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Potatoes with Kantola Gourd
India - Aloo Kantola Ki Subzi
This is a simple recipe, but with sophisticated
flavor and satisfying substance. It can serve as a side for 4 to 5, or
a main dish for 2 to 3. A subzi [sabzi, sabji] is a simple, relatively
dry vegetable stir fry. We have adapted this recipe for more available
vegetables: Long Beans and
Opo Gourd (my favorite).
Amchur Powder (4)
Chili Powder (5)
Mustard Oil (6)
PREP - (14 min)
RUN - (40 min)
- Wash KANTOLA and trim ends. Cut lengthwise to 6, 4 or 2
pieces depending on size.
- Peel POTATOES and cut into pieces a little larger than the
Kantola. Mix with Kantola and keep in cold water to cover
- Mix Asafoetida with Cumin Seeds (see
- Grind together Fennel and Coriander. Mix all
- Drain Potato mix.
- IF using Mustard Oil, heat it in a coverable kadhai,
wok or spacious sauté pan until you see the first wisps of
smoke. Immediately take it off the heat and allow to cool to a
frying temperature (see Note-6). IF
using any other oil, just heat it to frying temperature.
- Stir in Tempering mix until Cumin is aromatic, then
immediately stir in Potato mix and Turmeric. Fry
stirring just until well distributed.
- Cover and sweat the vegetables over low heat until potatoes are
cooked through (about 30 minutes). Tumble the vegetables
occasionally. If it seems too dry, you can add a Tablespoon of
- Stir in Spicing mix until well distributed, then cover
and sweat another minute.
- Serve hot with Basmati Rice or Roti.
- Kantola Gourd: This gourd is closely
related to the Karala (bitter gourd) but has only a faint hint of the
bitterness. For details see our
Kantola Gourd page.
- Potatoes: White Rose and Red Potatoes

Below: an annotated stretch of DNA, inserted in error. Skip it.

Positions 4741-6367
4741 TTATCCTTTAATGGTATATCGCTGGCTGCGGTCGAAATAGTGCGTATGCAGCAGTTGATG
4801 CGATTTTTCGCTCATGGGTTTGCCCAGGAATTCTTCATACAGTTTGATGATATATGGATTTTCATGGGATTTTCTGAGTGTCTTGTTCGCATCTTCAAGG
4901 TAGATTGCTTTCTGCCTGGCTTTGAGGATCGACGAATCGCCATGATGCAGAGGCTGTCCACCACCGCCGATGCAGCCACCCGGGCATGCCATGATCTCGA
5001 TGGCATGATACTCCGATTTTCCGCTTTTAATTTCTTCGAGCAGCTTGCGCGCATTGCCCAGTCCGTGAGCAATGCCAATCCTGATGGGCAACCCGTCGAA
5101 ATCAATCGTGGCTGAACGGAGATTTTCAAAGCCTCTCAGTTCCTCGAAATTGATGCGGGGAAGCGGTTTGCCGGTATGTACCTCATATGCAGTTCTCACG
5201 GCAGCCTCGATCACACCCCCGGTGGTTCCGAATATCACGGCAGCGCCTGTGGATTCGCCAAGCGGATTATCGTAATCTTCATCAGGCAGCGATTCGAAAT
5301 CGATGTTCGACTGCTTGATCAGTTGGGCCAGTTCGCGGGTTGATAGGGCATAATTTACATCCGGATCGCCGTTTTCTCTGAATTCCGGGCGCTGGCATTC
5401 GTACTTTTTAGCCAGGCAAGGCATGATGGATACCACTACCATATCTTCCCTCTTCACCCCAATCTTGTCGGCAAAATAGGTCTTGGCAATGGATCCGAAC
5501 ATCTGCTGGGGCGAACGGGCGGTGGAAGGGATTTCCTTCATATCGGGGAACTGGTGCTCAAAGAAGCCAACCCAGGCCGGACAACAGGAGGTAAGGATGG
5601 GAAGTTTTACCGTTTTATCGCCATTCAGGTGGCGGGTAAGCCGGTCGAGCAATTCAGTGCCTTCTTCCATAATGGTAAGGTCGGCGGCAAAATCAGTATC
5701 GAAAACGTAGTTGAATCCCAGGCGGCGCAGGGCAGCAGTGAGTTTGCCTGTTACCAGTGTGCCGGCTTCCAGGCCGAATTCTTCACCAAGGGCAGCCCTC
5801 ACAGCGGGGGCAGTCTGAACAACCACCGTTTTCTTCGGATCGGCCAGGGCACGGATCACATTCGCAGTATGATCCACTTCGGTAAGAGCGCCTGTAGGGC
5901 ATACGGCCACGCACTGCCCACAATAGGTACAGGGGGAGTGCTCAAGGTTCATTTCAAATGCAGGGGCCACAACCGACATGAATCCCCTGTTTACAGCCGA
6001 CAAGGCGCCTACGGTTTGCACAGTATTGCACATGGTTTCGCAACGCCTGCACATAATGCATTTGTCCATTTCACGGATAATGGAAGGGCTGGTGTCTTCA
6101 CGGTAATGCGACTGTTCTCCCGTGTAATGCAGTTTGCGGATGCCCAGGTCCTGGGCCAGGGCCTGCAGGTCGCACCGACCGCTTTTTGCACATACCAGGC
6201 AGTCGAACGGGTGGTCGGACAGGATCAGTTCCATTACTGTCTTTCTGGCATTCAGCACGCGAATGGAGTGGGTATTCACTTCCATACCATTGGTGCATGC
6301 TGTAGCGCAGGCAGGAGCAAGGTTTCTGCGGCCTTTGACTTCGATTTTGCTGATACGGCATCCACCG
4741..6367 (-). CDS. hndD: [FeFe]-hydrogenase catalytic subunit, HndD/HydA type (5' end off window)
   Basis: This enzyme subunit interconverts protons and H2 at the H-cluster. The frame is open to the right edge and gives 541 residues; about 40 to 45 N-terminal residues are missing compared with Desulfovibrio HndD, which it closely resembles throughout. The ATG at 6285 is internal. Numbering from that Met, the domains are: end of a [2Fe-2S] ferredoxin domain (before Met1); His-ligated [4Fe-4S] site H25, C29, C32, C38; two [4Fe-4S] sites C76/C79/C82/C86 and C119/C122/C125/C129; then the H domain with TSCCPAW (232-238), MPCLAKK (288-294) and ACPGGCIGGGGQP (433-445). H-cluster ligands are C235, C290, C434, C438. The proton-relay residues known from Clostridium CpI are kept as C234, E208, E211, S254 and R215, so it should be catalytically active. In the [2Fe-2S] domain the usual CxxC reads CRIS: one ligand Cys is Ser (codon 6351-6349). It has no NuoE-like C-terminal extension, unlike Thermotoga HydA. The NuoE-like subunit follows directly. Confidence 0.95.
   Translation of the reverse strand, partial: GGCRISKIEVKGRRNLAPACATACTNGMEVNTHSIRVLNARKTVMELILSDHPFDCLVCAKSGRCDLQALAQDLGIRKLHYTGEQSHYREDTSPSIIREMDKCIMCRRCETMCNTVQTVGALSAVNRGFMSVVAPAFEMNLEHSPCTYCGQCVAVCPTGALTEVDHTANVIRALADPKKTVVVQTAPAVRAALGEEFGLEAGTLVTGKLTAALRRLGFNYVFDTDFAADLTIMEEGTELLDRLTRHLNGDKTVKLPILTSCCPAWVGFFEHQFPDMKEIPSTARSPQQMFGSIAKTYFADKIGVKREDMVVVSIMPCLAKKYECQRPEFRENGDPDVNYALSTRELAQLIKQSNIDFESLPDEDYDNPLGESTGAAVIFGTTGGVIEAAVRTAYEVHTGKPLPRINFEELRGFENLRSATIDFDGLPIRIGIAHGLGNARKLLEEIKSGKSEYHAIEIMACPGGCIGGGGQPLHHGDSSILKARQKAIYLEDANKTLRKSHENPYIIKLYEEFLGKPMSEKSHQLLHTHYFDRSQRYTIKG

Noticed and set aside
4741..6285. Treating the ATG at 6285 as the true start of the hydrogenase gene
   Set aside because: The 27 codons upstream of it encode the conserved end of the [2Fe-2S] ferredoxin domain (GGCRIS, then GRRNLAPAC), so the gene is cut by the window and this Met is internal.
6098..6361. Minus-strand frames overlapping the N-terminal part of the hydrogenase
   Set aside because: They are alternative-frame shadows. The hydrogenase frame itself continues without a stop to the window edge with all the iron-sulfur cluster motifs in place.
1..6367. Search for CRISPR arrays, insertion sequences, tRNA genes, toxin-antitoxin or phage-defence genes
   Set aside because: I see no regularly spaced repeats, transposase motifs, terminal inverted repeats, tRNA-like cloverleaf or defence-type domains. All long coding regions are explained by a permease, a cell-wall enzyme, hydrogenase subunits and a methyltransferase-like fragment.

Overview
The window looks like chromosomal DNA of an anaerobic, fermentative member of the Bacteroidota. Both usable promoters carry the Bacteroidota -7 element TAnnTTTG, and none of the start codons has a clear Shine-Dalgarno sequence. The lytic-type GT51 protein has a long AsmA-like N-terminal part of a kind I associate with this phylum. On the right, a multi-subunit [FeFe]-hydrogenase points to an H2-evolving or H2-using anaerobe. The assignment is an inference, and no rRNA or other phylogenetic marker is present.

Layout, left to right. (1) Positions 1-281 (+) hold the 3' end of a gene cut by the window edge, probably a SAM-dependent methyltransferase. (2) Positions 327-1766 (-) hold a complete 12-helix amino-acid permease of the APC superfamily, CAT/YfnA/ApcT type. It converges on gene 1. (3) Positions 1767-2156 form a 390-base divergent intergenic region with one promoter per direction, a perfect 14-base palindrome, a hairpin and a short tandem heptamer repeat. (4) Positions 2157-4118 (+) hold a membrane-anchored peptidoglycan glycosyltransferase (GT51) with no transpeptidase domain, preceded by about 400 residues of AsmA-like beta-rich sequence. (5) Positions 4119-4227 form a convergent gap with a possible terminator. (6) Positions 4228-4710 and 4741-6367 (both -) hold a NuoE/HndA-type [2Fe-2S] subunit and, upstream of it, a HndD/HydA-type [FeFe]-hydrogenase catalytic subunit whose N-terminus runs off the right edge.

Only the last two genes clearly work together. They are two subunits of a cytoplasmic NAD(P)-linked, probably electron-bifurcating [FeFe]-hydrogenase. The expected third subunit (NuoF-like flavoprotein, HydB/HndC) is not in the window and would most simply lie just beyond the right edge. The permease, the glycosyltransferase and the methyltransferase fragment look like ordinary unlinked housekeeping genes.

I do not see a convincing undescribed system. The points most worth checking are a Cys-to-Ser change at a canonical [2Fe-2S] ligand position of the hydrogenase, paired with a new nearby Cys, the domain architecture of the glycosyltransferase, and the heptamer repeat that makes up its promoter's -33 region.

work well for this method of cooking. Yukon Gold type can be used here,
though the flavor is different and they don't have those in India.
For details, see our Potatoes
- Asafoetida - Hing: This is the resin
of a giant fennel plant, used in India by sects forbidden to eat
onions or garlic. Caution: there are two forms: Pure
Hing (asafoetida beads or ground) and the more common "Hing Powder".
The "powder" is heavily cut with rice flour. The amount given here is
for pure asafoetida. Use about 3 times as much if what you have is
the "powder" form, and stir into tempering at the last moment. For
details see our Asafoetida
- Amchur: Used as a souring agent,
this is a powder made from dried unripe mangos. It is available in
markets serving an Indian community. If you don't have it, use 3 T
- Chili Powder: 1/2 teaspoon Khandela
or Reshampati will make this dish moderately hot by Southern California
standards. If in doubt, use Kashmiri powder. For details see our
Indian Chilis page.
- Mustard Oil: This is the traditional
cooking oil of Bengal and north central India. It is handled
differently from other oils. Mustard oil is heated in the pan with no
other ingredients until it reaches a temperature where the first wisps
of smoke appear (about 480°F/250°C). Immediately take it off
the heat and allow to cool to a more reasonable frying temperature
(around 360°F/180°C) before adding other ingredients. This
procedure removes the acrid taste of the raw oil and renders it quite
pleasant. Mustard oil is available in markets serving an Indian
community. It will always be labeled "For Massage Use Only" due to
lack of FDA approval, based on reasons no longer considered valid.
For details see our Mustard Oil
- U.S. measure: t=teaspoon,
T=Tablespoon, c=cup, qt=quart, oz=ounce,
#=pound, cl=clove in=inch, ar=as required
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